|Scientific Name:||Cephalophus zebra|
|Species Authority:||Gray, 1838|
|Red List Category & Criteria:||Vulnerable A2cd; C1 ver 3.1|
|Assessor(s):||IUCN SSC Antelope Specialist Group|
|Reviewer(s):||Mallon, D.P. (Antelope Red List Authority) & Hoffmann, M. (Global Mammal Assessment)|
Listed as Vulnerable as it is estimated that the population has declined by as much as 30% over the past 15 years (3 generations) due to the combined effects of habitat loss and deforestation and hunting. The overall population size is probably less than 10,000 mature individuals (estimated less than 15'000 total) and a continuing decline of 10% over 15 years is more than plausible. The existence of good numbers of Zebra Duiker in regions such as the reasonably extensive remaining high forests of Liberia offers the potential for effective conservation of this species, but if present trends continue its status will decline to Endangered or Critically Endangered. Its long-term survival is dependent on the protection of its habitat and control of poaching in areas such as Tai and Sapo National Parks and other protected forests within its restricted range.
|Previously published Red List assessments:||
|Range Description:||The Zebra Duiker occurs from eastern Sierra Leone to south-western Côte d’Ivoire; their presence in south-eastern Guinea was confirmed by a report from the Ziama-Diecke Forest Reserves (East 1999; Hoppe-Dominik in press).|
Native:Côte d'Ivoire; Guinea; Liberia; Sierra Leone
|Range Map:||Click here to open the map viewer and explore range.|
|Population:||East (1999) produced a total population estimate of about 28,000. However, Wilson (2001) regarded this as an over-estimate, and doubted that there could be more than 15,000 animals across the range at most. The population trend is generally downwards because of poaching for meat and continuing destruction of West Africa’s few remaining primary forests. The only exceptions are a few localities where hunting pressures are low and/or there is effective protection against logging and poaching (East 1999).|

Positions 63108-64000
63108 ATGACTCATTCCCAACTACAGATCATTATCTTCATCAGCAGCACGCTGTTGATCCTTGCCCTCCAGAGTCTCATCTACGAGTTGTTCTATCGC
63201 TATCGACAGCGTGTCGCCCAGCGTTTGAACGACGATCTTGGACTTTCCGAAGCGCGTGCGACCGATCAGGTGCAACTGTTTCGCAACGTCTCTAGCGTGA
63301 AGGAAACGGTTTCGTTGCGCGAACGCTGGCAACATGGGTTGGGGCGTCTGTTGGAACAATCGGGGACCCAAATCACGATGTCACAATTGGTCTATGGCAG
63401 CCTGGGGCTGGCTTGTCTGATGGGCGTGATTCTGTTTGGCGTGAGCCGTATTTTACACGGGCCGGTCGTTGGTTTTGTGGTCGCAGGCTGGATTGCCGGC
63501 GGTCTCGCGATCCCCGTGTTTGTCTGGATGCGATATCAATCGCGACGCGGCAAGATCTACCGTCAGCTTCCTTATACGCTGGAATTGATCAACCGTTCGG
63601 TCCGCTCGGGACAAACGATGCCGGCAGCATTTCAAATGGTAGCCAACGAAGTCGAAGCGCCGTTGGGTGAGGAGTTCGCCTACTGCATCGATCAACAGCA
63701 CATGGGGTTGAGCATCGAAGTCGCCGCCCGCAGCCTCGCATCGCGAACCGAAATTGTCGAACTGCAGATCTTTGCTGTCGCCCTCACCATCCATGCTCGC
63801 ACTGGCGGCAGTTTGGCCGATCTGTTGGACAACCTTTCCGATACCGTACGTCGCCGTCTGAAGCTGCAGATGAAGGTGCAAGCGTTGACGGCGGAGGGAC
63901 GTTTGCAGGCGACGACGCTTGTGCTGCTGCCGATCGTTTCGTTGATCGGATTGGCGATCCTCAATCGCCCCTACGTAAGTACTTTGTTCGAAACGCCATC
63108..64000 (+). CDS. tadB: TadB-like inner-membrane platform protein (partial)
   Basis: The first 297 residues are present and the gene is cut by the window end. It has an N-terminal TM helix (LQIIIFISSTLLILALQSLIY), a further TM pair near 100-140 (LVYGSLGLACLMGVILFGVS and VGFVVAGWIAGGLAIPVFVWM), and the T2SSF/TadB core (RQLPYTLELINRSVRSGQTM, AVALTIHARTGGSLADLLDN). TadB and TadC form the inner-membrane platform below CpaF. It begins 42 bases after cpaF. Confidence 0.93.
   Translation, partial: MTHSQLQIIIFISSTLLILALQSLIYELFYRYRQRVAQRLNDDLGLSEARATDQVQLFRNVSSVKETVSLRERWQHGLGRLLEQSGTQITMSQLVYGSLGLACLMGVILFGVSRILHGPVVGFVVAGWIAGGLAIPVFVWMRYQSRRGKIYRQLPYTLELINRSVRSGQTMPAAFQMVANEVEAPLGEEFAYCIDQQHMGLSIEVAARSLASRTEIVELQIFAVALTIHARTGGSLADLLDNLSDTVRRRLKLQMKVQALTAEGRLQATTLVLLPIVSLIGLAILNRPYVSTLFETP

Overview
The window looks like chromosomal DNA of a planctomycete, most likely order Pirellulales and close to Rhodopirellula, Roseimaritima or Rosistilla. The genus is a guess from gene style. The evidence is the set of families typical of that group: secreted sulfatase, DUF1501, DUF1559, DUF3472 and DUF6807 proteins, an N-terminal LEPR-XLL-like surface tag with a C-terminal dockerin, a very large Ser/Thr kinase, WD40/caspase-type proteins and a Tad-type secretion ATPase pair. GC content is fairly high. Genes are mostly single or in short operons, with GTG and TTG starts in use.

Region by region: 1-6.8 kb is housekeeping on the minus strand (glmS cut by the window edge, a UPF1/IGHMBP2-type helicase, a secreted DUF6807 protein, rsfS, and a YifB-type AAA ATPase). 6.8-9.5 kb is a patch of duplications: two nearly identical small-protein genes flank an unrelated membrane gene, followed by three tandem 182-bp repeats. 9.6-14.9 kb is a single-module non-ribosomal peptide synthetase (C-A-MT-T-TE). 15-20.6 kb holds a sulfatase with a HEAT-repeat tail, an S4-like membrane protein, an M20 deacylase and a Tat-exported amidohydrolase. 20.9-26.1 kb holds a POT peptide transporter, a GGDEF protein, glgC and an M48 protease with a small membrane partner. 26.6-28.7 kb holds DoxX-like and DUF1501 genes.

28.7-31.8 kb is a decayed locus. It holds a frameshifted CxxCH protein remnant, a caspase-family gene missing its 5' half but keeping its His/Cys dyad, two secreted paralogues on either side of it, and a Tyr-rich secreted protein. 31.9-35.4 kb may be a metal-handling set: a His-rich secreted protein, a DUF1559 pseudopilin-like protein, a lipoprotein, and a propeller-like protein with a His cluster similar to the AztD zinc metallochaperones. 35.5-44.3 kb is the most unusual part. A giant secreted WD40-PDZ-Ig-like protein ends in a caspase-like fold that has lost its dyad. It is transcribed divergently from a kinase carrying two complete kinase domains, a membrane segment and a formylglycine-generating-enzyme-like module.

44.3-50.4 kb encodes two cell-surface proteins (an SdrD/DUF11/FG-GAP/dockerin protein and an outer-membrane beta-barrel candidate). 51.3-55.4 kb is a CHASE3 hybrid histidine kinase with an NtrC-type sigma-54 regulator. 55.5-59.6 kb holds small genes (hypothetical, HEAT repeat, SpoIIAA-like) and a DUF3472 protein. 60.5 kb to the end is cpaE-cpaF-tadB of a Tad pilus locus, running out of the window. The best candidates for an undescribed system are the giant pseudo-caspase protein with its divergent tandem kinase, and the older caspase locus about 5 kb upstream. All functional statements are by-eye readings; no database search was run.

|Current Population Trend:||Decreasing|
|Habitat and Ecology:||The Zebra Duiker appears to be dependent on undisturbed primary lowland forest, sometimes ranging into montane and hill forest (Hoppe-Dominik in press). Although it may be found in secondary growth and swidden cultivation (e.g., Newing 2001), Wilson (2001) considered them the least adaptable of all West African duiker species to deforestation and therefore the least likely to survive hunting pressure and habitat degradation.|
|Major Threat(s):||The major threats are habitat destruction and hunting for bushmeat. For example, in Côte d'Ivoire it is confined to primary rainforest in the south-west, to the west of the Niouniourou River. This region was sparsely populated until the early to mid-1970s. Since then, there has been large-scale immigration, and timber extraction, forest clearance and agricultural settlement have proceeded rapidly (East 1999).|
The Zebra Duiker is now confined to the remaining areas of primary forest within its former range, with its main strongholds being the Gola Forests in Sierra Leone, Sapo National Park and other forests of south-eastern Liberia, and Taï National Park and the adjoining Haut Dodo-Rapide Grah-Hana Forest Reserves, and Cavally-Gouin, Scio and Niegre Forest Reserves in Côte d’Ivoire (East 1999; Hoppe-Dominik in press).
Listed on CITES Appendix II.
|Citation:||IUCN SSC Antelope Specialist Group. 2008. Cephalophus zebra. The IUCN Red List of Threatened Species 2008: e.T4153A10491721. . Downloaded on 29 May 2016.|
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